Are Farmers Markets Great Venues for Cottage Food Bakers?

It depends, how’s that for a helpful answer? The real answer is like everything in business, you have to do your due diligence. Before we go any farther, I have to say this: cottage food businesses are real businesses, and need to run like one. Sorry for my “soapbox” comment, but if you are going to generate the income you want, you need a plan. In order to generate a plan, you need to know details.

Okay, so if you have read anything about cottage food laws, you probably have seen that many states allow sales at Farmers Markets. The first piece of information you need to know is, does your state allow you to sell your products at local Farmers Markets? 

Bakery Display

If the answer is yes, then it is time to start some boots on the ground research. Like many things in life, not all farmers markets are created equal. You are going to find out how much traffic they have, can you sell your cottage food products at their market. In addition, if they allow cottage bakers, how many other cottage bakers are selling there and what are they selling. Can you get a shaded spot? Do they have electricity?

Can You Compete?

You will have competition, and that is not necessarily a bad thing if the size of the market and their traffic justifies it. That is another piece of the information you need to know when you are researching. Do your math, how much foot traffic on a given day visits the markets. How many vendors sell the same products you make? When you are visiting, note how much business any competitor has. Perhaps visit at different times to see what the ebb and flow of the traffic. Noting how much product competitors have at the end of the day may give you some clues. Consider making purchases from your competition to see what you can improve on.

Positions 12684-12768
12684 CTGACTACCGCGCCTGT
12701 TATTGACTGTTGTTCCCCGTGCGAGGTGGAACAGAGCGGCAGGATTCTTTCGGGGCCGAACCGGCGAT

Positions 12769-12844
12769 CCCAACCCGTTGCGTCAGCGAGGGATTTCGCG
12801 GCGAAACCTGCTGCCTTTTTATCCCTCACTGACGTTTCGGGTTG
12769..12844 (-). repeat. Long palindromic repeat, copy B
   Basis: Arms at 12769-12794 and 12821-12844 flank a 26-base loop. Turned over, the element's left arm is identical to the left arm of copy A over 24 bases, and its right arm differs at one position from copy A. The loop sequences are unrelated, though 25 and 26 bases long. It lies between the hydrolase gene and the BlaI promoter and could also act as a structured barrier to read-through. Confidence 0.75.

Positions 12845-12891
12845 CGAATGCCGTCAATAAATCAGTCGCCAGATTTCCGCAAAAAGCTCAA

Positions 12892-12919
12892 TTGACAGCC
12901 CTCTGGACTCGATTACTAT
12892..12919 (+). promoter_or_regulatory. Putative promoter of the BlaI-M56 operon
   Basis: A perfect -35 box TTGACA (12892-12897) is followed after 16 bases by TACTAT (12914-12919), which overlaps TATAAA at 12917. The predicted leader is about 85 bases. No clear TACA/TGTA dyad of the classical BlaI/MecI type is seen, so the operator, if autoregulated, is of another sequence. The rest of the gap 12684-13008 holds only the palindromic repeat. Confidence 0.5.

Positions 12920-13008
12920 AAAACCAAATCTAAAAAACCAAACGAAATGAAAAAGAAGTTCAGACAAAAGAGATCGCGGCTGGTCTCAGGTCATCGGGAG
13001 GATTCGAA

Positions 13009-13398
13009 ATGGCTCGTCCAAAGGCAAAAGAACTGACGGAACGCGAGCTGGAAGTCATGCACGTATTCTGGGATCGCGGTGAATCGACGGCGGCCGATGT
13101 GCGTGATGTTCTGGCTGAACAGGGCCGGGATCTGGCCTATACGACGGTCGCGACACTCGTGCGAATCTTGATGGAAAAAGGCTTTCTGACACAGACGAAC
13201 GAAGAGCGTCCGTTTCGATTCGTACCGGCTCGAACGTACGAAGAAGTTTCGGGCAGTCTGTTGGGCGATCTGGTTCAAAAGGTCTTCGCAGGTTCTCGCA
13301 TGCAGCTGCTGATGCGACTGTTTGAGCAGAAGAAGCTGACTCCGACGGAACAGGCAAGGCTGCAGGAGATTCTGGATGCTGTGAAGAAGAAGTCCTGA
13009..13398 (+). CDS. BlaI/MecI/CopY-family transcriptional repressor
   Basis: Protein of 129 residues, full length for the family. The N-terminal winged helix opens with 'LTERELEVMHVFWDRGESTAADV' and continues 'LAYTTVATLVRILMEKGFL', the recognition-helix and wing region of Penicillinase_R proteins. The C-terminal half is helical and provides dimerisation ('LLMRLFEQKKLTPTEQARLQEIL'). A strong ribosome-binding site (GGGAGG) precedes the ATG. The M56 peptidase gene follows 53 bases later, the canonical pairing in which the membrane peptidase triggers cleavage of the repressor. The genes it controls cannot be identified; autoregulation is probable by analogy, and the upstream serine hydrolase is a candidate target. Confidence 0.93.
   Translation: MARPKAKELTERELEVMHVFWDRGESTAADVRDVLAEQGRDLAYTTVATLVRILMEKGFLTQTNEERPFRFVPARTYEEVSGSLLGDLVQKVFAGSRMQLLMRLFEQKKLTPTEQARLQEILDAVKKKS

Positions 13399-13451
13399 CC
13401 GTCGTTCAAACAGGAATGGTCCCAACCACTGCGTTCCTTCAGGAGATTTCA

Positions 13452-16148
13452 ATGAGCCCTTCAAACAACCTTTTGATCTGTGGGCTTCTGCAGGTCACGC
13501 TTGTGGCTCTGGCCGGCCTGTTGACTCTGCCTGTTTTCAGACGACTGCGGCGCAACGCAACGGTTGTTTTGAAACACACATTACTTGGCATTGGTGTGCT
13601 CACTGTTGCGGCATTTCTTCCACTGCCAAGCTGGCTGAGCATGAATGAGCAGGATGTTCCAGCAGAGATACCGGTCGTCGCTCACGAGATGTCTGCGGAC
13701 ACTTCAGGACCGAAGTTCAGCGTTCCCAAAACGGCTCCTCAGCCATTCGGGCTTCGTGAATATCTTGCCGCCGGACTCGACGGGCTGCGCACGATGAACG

Once you find a market that meets the criteria, you will need to contact them and check if they are accepting new vendors. If so, what are the requirements for renting booth space. For example, do they require you to attend all the days the market is open? Do they have a requirement on what hours you must sell.?  Will they allow you to only sell on a certain day of the week? In other words, can you pick your schedule. Do their fees fit your budget? 

It’s Showtime.

If you have found the answers to all of the above and decide that selling at a particular farmers market is going to work for your business, what next? Marketing is a huge subject, and I certainly can’t cover that in depth here, but I have a couple of suggestions for you to think about. Think about your customers, what will they see when they approach your booth. 

Are your products packaged attractively? How are they arranged? Face it, it your displays are a mess, it doesn’t speak well for your products. You may want to invest in display that can tier your products and appear professional. You may want your motif to give the “farmhouse ” feel. You can find inexpensive display pieces like metal trays, mason jars, you get the drift.

Is your booth or table attractive to kids? Do you have products individually packaged so that parents can purchase treats for their kids of themselves to munch on while they shop? 



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